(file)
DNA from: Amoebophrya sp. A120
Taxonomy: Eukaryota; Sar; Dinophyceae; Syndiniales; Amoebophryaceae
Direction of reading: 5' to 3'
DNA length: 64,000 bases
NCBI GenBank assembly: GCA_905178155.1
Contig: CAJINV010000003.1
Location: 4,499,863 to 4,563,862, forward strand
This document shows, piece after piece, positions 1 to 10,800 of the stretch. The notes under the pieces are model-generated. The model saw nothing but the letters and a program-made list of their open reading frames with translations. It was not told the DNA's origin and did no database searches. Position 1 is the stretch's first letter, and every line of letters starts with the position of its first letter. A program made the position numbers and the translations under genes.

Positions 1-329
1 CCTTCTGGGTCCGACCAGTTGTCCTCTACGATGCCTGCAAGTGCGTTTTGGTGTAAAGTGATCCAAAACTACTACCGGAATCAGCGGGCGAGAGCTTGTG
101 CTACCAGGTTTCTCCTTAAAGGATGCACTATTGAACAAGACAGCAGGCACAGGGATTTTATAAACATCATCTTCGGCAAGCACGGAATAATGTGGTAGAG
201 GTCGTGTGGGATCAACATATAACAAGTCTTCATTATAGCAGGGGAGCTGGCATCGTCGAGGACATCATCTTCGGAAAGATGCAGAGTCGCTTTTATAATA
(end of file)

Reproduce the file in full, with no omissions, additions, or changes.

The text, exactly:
DNA from: Amoebophrya sp. A120
Taxonomy: Eukaryota; Sar; Dinophyceae; Syndiniales; Amoebophryaceae
Direction of reading: 5' to 3'
DNA length: 64,000 bases
NCBI GenBank assembly: GCA_905178155.1
Contig: CAJINV010000003.1
Location: 4,499,863 to 4,563,862, forward strand
This document shows, piece after piece, positions 1 to 10,800 of the stretch. The notes under the pieces are model-generated. The model saw nothing but the letters and a program-made list of their open reading frames with translations. It was not told the DNA's origin and did no database searches. Position 1 is the stretch's first letter, and every line of letters starts with the position of its first letter. A program made the position numbers and the translations under genes.

Positions 1-329
1 CCTTCTGGGTCCGACCAGTTGTCCTCTACGATGCCTGCAAGTGCGTTTTGGTGTAAAGTGATCCAAAACTACTACCGGAATCAGCGGGCGAGAGCTTGTG
101 CTACCAGGTTTCTCCTTAAAGGATGCACTATTGAACAAGACAGCAGGCACAGGGATTTTATAAACATCATCTTCGGCAAGCACGGAATAATGTGGTAGAG
201 GTCGTGTGGGATCAACATATAACAAGTCTTCATTATAGCAGGGGAGCTGGCATCGTCGAGGACATCATCTTCGGAAAGATGCAGAGTCGCTTTTATAATA